Leadership and self-development is about the exploration of new things of value and meaning. It is to make discoveries that make us wiser, more effective and that enrich our lives. Invest one year in developing the leader in you to leave a legacy of positive and meaningful influence!
About Dr van Rensburg:
Dr van Rensburg is passionate about coaching. He believes in the unique potential of every human being and sees the challenge to help unlock that potential, particularly in the context of organisation, as his calling. At the core of his work is a desire for clients to become more congruent, more true to self, and thus more engaged and effective in both their work and personal lives. He believes that effective coaching starts with deep respect for the client as a unique creation with a unique life story. It is essential to start a coaching relationship meeting people where ‘they are’ and to remain open to them.
As human beings we seldom suspect the conditioned nature of our perception about life, others and ourselves. Discovery of this fact for oneself (sometimes through crisis, sometimes with the help of 360 degree feedback) is powerful. It leads to living more consciously as creators of our own destiny and less as prisoners of our past. The coaching process seeks to find practical and useful answers to questions such as: “How do I get in touch with my deeper self and express the power of my values and my whole self in my work?”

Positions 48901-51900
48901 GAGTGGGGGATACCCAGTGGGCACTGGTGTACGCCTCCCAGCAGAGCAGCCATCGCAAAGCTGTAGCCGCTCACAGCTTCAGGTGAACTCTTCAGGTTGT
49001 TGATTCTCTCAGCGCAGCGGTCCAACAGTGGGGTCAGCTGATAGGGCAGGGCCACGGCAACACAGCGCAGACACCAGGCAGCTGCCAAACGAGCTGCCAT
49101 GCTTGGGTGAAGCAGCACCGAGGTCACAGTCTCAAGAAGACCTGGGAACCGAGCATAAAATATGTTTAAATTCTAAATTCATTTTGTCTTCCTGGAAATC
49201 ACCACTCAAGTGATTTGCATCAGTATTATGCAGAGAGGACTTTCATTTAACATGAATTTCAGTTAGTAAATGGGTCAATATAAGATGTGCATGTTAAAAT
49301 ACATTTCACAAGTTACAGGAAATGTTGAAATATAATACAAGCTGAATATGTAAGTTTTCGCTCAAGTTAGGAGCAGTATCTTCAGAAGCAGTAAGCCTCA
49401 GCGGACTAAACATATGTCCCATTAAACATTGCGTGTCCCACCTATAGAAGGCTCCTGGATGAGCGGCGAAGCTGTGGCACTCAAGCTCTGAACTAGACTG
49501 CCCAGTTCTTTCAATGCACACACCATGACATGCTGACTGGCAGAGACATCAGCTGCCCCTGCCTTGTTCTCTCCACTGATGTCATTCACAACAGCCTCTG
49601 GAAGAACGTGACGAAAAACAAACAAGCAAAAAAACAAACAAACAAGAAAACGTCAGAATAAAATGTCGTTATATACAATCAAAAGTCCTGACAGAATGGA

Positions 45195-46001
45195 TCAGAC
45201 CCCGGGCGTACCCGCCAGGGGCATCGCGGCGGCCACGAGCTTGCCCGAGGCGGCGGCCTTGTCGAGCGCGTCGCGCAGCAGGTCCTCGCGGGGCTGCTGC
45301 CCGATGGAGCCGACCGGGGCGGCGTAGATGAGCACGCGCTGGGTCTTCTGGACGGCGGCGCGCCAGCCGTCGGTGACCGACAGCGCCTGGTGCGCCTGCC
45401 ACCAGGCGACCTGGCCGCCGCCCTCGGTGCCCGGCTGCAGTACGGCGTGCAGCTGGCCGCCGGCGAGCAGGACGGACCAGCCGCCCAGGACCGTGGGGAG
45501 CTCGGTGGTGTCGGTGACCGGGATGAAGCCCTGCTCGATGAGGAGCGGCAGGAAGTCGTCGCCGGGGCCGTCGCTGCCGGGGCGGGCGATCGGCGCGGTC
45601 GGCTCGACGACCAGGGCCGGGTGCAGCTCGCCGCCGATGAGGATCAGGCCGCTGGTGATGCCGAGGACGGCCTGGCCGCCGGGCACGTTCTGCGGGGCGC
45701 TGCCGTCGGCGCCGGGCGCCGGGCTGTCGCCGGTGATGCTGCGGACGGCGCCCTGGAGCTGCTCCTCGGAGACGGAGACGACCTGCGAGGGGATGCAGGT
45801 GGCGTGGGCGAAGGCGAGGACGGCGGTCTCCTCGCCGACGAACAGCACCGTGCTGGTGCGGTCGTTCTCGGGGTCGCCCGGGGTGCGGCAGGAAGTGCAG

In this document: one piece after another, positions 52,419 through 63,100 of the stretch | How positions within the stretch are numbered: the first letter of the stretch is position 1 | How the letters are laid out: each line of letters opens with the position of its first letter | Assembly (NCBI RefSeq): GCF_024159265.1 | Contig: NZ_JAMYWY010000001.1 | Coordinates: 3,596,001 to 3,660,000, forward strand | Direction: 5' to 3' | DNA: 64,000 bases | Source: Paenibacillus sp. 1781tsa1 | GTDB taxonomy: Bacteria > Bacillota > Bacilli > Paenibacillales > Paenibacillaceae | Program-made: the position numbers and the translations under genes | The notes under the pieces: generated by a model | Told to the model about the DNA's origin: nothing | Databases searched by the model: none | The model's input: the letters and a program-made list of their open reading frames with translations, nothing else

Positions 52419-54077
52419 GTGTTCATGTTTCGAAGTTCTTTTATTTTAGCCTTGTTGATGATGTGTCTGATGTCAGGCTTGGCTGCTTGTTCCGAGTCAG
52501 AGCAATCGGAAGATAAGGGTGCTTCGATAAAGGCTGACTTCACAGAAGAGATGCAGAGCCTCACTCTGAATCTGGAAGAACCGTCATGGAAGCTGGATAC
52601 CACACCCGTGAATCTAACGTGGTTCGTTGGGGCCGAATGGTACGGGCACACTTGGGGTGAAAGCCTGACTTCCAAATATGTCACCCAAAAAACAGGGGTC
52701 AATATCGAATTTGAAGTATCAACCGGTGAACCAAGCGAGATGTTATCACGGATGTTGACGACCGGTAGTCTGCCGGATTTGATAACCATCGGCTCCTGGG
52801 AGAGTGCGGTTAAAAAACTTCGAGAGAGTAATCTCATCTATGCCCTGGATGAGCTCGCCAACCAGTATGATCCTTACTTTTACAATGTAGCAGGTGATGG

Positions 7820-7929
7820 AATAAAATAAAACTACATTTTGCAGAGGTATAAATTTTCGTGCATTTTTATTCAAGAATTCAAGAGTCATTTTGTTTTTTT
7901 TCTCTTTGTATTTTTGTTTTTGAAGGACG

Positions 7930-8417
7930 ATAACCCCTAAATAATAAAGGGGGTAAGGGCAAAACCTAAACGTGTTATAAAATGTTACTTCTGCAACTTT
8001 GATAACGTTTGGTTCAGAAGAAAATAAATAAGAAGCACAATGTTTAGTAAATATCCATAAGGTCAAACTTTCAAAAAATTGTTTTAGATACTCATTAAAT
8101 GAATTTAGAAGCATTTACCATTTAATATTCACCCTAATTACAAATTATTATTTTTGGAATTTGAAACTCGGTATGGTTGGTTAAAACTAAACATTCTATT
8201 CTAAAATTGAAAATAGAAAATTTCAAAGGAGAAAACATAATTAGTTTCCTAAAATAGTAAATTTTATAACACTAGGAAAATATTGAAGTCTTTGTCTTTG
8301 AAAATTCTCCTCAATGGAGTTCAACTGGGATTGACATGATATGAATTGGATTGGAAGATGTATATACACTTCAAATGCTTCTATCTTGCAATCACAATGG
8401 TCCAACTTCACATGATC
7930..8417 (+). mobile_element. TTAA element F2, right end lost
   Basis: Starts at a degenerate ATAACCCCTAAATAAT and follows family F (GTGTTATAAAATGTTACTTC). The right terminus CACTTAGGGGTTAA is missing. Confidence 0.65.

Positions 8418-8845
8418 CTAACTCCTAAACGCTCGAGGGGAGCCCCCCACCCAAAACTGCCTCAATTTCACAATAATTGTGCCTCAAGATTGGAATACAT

Leaders and Their Choices
Let’s be honest. We face a simple choice from day to day, minute to minute and moment to moment. Are we going to give up on what we see as the ideal, or are we going to persevere with our efforts?
Even if they are suppressed or dormant at times, we have ideals for our nation, our communities, our organisations, our work conditions and efficiencies, as well as for our careers and personal lives. We have these ideals because it is in our nature to imagine a better life. As much as we are saddened by humankind’s, and our own, failures, limitations and potential to do harm, we remain deeply aware of our potential to create. And, if we can create, we can create good and better things.